3. Impact of Circadian Rhythms and Circadian Rhythm Disruption on Metabolic Homeostasis

The central pathophysiological feature of MetS is a disruption in metabolic homeostasis with excess central adiposity followed by insulin resistance, impaired FPG and/or impaired glucose tolerance [5,55]. Other metabolic and neuroendocrine disorders such as reduced level of adiponectin, leptin resistance, aberrant ghrelin and resistin levels, and a deficiency of melatonin were also linked to obesity-related disorders including MetS [56,57,58,59,60,61,62]. In addition, low-grade inflammation and oxidative stress contribute to the pathophysiology of obesity, atherosclerosis, T2DM, and MetS [5,63,64,65,66]. Elevated C-reactive protein (CRP) levels, which are related to insulin resistance and MetS, are independent predictors of CVD events [63,67,68,69,70,71]. Oxidative stress is associated with adiposity, impaired insulin signaling pathways, insulin resistance, and increased risk of cardiometabolic diseases [64,72,73,74].
Circadian rhythms are a regulatory mechanism that maintains metabolic homeostasis and coordinates the processes of nutrition, physical activity, and sleep such that anabolic and catabolic pathways are active at different times of the 24 h day [18,33,75,76,77,78,79]. Systematic analyses of circadian gene expression in the mouse liver revealed a dominant role of eating pattern on daily rhythms in gene expression [76]. A daily rhythm in the eating–fasting cycle supports a robust rhythm in mRNAs and proteins, which regulate metabolic processes such as gluconeogenesis, glycolysis, protein synthesis, lipid synthesis and oxidation, and mitochondrial function [18,33,76,78,80,81]. For example, insulin sensitivity, β cell responsiveness, the thermic effect of food, and fatty acids oxidation are all higher in humans in the morning than later during the day, which suggests that metabolism is optimized for food intake in the morning [18,20,47,78,82]. It has been demonstrated in human studies that eating in alignment with circadian rhythms, e.g., by increasing food intake at breakfast time and reducing it at dinnertime, can result in weight loss and improvements in glycemic control and lipid levels [81,83]. Metabolic homeostasis is also significantly influenced by circadian-related hormones such as cortisol, melatonin, adipokines, resistin, and ghrelin [56,57,58,59,60,61,62]. For example, melatonin regulates energy flow by influencing the intensity and circadian distribution of metabolic processes including the proper synthesis, secretion and action of insulin and, consequently, glucose homeostasis [18,56,57,60,78].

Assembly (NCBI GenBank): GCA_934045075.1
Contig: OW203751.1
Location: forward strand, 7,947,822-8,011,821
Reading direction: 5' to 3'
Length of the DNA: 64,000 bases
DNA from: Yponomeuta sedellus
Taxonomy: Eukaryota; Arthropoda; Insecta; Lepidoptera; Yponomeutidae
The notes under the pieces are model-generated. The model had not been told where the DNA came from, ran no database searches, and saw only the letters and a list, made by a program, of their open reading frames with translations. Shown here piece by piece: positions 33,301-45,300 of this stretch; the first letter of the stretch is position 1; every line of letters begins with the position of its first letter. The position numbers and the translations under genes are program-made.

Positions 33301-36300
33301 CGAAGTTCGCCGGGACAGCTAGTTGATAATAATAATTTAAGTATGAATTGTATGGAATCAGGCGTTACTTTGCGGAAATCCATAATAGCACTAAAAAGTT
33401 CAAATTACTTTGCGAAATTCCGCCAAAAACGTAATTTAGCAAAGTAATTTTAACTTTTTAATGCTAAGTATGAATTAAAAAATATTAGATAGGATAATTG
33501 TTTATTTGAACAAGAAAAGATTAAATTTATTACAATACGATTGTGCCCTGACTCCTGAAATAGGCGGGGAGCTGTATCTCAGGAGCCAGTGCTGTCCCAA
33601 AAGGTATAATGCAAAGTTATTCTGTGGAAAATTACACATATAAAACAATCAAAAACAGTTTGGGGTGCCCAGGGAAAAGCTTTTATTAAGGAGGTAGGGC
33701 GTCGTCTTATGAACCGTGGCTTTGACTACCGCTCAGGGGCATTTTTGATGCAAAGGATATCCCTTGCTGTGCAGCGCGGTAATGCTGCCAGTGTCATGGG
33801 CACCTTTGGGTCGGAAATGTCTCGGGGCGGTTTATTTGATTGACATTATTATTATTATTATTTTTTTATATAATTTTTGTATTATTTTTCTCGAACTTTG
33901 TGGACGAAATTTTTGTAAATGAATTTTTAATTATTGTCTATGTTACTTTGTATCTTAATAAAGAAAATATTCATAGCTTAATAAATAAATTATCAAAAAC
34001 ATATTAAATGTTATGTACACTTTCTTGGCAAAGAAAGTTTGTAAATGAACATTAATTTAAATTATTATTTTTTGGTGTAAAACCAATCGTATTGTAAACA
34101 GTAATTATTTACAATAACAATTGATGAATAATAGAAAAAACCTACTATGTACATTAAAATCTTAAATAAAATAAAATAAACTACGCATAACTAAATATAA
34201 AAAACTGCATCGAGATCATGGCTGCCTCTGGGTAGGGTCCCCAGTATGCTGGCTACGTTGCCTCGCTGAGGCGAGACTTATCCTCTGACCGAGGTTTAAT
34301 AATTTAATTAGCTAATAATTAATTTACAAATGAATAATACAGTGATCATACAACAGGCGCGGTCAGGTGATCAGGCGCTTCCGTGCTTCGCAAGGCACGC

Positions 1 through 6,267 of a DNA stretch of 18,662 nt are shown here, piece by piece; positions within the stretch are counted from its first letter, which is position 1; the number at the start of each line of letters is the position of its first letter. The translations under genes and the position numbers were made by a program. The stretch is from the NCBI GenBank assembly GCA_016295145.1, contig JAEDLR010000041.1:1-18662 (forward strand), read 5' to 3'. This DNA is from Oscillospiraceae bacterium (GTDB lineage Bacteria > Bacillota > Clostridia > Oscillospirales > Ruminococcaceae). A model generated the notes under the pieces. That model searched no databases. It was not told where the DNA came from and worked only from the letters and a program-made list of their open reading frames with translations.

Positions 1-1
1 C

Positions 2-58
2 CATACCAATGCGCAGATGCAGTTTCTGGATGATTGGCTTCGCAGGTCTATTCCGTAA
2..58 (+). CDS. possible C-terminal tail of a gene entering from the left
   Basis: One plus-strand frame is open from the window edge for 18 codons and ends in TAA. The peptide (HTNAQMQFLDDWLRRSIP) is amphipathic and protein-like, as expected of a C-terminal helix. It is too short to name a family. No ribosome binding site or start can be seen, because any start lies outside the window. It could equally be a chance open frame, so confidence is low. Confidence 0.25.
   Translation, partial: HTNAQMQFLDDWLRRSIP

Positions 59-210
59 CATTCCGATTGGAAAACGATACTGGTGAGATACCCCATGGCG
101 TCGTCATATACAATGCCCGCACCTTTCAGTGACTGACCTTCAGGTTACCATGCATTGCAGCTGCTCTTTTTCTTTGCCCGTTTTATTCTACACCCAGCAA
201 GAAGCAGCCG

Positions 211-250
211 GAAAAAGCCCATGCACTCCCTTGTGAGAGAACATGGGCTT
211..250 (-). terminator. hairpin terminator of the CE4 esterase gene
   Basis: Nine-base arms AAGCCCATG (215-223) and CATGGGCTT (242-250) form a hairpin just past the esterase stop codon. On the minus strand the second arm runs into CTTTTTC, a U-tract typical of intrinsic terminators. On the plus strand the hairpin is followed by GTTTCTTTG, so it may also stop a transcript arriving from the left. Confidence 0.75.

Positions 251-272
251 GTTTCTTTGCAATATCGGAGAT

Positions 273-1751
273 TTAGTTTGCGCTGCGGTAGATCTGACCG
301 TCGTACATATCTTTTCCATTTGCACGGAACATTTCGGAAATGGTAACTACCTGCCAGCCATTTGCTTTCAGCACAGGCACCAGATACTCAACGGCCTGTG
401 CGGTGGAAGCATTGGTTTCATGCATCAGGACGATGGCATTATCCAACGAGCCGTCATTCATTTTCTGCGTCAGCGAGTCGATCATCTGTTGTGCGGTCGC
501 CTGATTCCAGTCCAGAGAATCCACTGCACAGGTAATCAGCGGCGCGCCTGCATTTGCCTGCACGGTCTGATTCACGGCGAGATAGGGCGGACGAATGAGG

Misalignment between circadian timing system and daily rhythms of food intake or sleep–wake behavior as a result of genetic, environmental or behavioral factors can contribute to circadian rhythm disruption which adversely impacts metabolic homeostasis and cardiovascular function [17,21,78,84,85,86,87]. Circadian disruption results in abnormal constant activation or suppression of metabolic regulatory mechanisms, which can cause abnormal glucose metabolism with defective glucose tolerance and insulin resistance [17,18,19,20]. Circadian disruption was also shown to be associated with an increase of oxidative stress, activation of inflammation, as well as disordered regulation and aberrant secretion of circadian-related hormones [17,59,60,73]. A large body of epidemiologic and clinical evidence indicated that circadian disruption due to shift work, sleep deprivation, and erratic eating patterns is associated with an increased risk of MetS and its components, T2DM, and CVD [13,77,82,88,89,90,91,92]. For example, late-night caloric intake increased the risk of coronary heart disease by as much as 55%, even after controlling for diet and lifestyle [13]. Therefore, lifestyle interventions that improve daily rhythms of behavior including eating pattern can favorably impact circadian rhythms and are expected to improve cardiometabolic health [12,29,81].

4. Effects of TRE in Animals and Healthy Humans